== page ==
'Paris Is Us' ('Paris est a nous'): Film Review

Paris is Us Still 1 - Netflix Publicity -H 2019
Courtesy of Netflix
Forget Paris.

One of the first original Netflix releases in France was directed by first-timer Elisabeth Vogler and stars Noemie Schmidt ('Versailles').

If France likes to consider itself both the birthplace of cinema and the country that continues to defend the seventh art through thick and thin, its constituents have, like the rest of us, been gradually lured away from movie theaters toward a multitude of streaming platforms. And while Netflix, the world’s number one streamer, got off to a rocky start in Gaul with a limited selection and very few films d’auteur, it now boasts a wider range of titles and more than 5 million subscribers. What’s still lacking at this point is an original release to bring the very French concept of cinéma online.

Enter Paris Is Us (Paris est a nous), one of the first Francophone features to premiere exclusively on Netflix — and yet another rocky start for the streaming giant in France. Impressively shot on a tiny budget over a three-year period but woefully lacking in the story or character or even the vague interest department, writer-director-cinematographer Elisabeth Vogler’s immersive street movie feels extremely stretched at only 84 minutes, with its heroine literally walking or running in circles from the first to the last scene. There are some pretty moments — and lots of pretty pictures — but it’s hard to see the film drumming up much admiration after its buzzy upload.

Composed of lengthy Steadicam shots recorded on quiet sidewalks and stairwells, or in the middle of crowded plazas, protests or outdoor concerts, Vogler’s debut is structurally reminiscent of Before Sunset or 2 Days in Paris, following a couple — and then just a lonely girl — walking and talking in the City of Light. The difference between those films and this one is that the former had something of a storyline, as well as two compelling people to hang out with, whereas Paris Is Us sketches out its lead characters in only a few lines and never develops them further. The fact that the movie has four credited screenwriters is something of a mystery as there is very little writing present, whether in the dialogue or in what could hardly be considered a plot.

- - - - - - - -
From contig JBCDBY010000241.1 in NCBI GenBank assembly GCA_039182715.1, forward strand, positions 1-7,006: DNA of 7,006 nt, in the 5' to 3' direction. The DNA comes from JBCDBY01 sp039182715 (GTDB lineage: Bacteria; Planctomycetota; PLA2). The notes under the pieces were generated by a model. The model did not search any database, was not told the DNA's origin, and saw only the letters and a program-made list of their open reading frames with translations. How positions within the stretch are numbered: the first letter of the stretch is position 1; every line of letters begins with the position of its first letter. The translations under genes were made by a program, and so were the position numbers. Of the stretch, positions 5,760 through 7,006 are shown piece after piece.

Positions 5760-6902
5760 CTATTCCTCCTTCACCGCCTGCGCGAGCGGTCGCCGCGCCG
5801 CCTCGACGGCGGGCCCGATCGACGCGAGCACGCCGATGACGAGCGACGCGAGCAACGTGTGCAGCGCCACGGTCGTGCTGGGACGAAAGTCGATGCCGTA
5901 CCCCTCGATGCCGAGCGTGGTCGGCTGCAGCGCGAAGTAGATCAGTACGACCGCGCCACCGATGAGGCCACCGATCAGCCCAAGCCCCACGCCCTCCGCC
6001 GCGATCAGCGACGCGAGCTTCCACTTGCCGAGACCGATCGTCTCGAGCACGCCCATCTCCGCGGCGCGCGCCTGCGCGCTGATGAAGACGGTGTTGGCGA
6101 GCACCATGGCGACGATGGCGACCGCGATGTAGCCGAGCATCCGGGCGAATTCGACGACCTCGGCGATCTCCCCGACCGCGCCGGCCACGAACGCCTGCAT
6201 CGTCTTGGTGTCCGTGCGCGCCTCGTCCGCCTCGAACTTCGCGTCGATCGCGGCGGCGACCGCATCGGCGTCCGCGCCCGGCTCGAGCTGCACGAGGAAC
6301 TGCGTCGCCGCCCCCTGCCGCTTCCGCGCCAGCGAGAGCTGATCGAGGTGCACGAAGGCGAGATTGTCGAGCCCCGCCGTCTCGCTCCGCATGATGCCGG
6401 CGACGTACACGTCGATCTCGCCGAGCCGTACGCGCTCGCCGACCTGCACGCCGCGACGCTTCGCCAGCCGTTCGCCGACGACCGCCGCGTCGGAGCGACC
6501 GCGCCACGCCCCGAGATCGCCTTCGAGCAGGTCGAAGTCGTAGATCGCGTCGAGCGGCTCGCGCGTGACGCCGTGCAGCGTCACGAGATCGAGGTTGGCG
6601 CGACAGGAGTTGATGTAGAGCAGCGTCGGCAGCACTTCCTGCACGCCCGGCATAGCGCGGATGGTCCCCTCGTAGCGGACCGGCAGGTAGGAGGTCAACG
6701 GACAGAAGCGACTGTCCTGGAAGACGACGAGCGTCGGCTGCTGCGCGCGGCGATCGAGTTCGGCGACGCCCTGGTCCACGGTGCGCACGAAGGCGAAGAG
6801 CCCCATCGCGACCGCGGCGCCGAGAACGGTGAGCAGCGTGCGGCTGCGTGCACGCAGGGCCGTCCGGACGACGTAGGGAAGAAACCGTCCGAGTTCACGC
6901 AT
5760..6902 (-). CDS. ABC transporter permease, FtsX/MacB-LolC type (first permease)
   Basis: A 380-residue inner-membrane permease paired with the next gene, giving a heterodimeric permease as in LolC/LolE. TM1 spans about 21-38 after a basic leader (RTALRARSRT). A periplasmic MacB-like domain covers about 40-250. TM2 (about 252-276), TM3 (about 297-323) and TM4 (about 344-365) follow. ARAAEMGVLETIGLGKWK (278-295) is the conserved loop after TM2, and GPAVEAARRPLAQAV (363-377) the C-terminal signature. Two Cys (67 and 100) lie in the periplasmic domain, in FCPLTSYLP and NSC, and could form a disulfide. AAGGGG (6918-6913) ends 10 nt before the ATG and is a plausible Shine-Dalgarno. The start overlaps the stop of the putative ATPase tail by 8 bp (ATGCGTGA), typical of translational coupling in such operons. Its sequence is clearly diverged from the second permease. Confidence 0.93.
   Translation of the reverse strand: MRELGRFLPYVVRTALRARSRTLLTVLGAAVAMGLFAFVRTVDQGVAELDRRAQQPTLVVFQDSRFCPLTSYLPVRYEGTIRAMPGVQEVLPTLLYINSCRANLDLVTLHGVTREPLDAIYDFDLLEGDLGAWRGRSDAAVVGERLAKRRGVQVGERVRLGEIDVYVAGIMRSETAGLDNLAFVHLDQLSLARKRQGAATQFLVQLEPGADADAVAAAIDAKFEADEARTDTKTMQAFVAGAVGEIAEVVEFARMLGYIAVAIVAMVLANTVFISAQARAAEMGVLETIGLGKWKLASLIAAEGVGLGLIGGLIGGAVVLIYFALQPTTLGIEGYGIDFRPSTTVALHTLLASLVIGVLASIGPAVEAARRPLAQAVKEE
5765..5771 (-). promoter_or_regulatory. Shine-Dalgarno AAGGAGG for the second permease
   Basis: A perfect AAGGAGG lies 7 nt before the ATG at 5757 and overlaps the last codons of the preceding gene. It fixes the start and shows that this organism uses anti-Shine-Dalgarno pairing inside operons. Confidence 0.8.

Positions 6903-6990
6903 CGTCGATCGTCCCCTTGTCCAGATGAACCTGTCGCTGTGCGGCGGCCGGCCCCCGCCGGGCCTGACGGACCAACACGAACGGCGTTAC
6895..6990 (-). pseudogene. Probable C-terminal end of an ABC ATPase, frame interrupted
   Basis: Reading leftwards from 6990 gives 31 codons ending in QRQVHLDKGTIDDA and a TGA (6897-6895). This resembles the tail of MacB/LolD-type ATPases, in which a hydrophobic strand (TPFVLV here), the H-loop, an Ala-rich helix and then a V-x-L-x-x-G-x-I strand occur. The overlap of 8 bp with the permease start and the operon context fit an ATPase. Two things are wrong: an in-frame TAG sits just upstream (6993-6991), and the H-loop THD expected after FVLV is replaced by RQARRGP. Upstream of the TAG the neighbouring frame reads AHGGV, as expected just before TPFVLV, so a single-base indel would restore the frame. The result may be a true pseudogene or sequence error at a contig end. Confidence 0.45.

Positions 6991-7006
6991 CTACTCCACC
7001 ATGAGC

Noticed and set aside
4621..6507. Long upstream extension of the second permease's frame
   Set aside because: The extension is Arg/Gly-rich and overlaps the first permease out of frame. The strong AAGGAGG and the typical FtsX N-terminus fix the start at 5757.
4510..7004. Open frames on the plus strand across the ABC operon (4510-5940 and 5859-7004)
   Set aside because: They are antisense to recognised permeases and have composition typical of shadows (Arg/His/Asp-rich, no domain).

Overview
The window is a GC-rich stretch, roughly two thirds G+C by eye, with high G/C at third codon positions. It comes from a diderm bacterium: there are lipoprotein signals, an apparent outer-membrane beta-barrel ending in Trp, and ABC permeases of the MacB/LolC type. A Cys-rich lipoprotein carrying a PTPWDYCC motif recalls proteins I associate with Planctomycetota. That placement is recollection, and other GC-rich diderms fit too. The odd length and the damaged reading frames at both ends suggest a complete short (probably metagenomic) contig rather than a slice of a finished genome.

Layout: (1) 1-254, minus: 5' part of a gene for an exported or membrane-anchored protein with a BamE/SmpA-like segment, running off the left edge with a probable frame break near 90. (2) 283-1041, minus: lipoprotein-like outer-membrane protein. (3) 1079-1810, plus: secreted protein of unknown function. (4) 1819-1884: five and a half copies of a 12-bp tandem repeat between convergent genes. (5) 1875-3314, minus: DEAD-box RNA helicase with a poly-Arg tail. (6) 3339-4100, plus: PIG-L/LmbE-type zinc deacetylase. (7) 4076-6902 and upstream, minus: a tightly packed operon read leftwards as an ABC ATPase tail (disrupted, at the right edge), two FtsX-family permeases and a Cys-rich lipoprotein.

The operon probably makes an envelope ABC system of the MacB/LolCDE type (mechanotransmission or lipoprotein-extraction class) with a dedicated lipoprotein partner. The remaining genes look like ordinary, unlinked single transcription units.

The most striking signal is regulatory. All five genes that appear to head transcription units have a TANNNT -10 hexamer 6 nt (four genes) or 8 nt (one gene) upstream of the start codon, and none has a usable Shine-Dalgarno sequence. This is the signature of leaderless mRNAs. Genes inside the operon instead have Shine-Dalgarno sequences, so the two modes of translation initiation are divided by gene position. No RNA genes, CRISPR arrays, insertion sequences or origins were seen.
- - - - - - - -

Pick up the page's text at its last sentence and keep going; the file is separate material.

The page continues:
In a nutshell, she (Noemie Schmidt) — the two lead characters have no names — is a twenty-something waitress and jogger with no real ambition, while her boyfriend, he (Gregoire Isvarine), seems to be much more cocksure about his plans for the future. They first cross paths at an outdoor rave party, where they hit it off immediately, and then the film tracks them over an extended period as they wander the city, chatting and kvetching, until they fight so much that he moves to Barcelona and leaves her alone back in Paris.

The one dramatic event involves a plane crash between the two locations that could have killed our heroine, although we find out that she decided to ditch the flight at the last minute. But even that near-disaster is hazily explained and never achieves much emotional weight, becoming more of a centerpiece around which the film turns and turns — and literally, turns and turns when the camera starts spinning on its axis at one point.

Vogler, who made one documentary short before this feature, gets some good mileage out of the years of location shooting, especially a sequence filmed in the bed of the Canal St. Martin after its water was drained out, and another shot on an airplane poised to land on a foggy runway at night. Other eye-catching scenes were shot with real crowds and riot police during a few pivotal events that have marked the city’s recent history, including protests in the wake of the Charlie Hebdo and Nov. 13 terrorist attacks.

But there’s also a rather distasteful, ambulance-chasing way in which Vogler and her crew seemed to rush out and shoot footage every time something bad happened in Paris, using the city’s tragedies to echo their heroine’s more elusive personal dramas. When, in one scene, you see Schmidt walking toward a cordoned-off street where firemen are evacuating a burning building, you wonder if the filmmakers thought about what they were doing before grabbing a camera and capturing someone else’s catastrophe as a backdrop to their trifle of a story.

Such moral questions seem to be beyond the scope of Paris Is Us, which is more concerned with dishing out Instagram-able imagery and a wannabe Gaspar Noé cum Terence Malick aesthetic, replete with its own gratingly shallow voiceover (“It’s as if we all lived in a big dream. In some kind of data center”). Vogler creates an intoxicating mood at times, especially through slick visuals and a trippy score by French electro maven Laurent Garnier, but her movie is like something you distractedly watch out of the corner of your eye in a café or train station or on someone else’s iPhone on the subway. In other words, it belongs on the small screen.

Production companies: 21 Juin Cinema, French Lab Agency, Les Idiots
Cast: Noemie Schmidt, Gregoire Isvarine, Marie Mottet, Lou Castel
Director-director of photography: Elisabeth Vogler
Screenwriters: Elisabeth Vogler, Remi Bassaler, with the participation of Paul Saisset, Souliman Schelfout
Producers: Olivier Capelli, Laurent Rochette, Aurelien Winterman
Editor: Souliman Schelfout, with the participation of Aymeric Schoens, Raphael Costa
Composers: Jean-Charles Bastion, Laurent Garnier

In French
84 minutes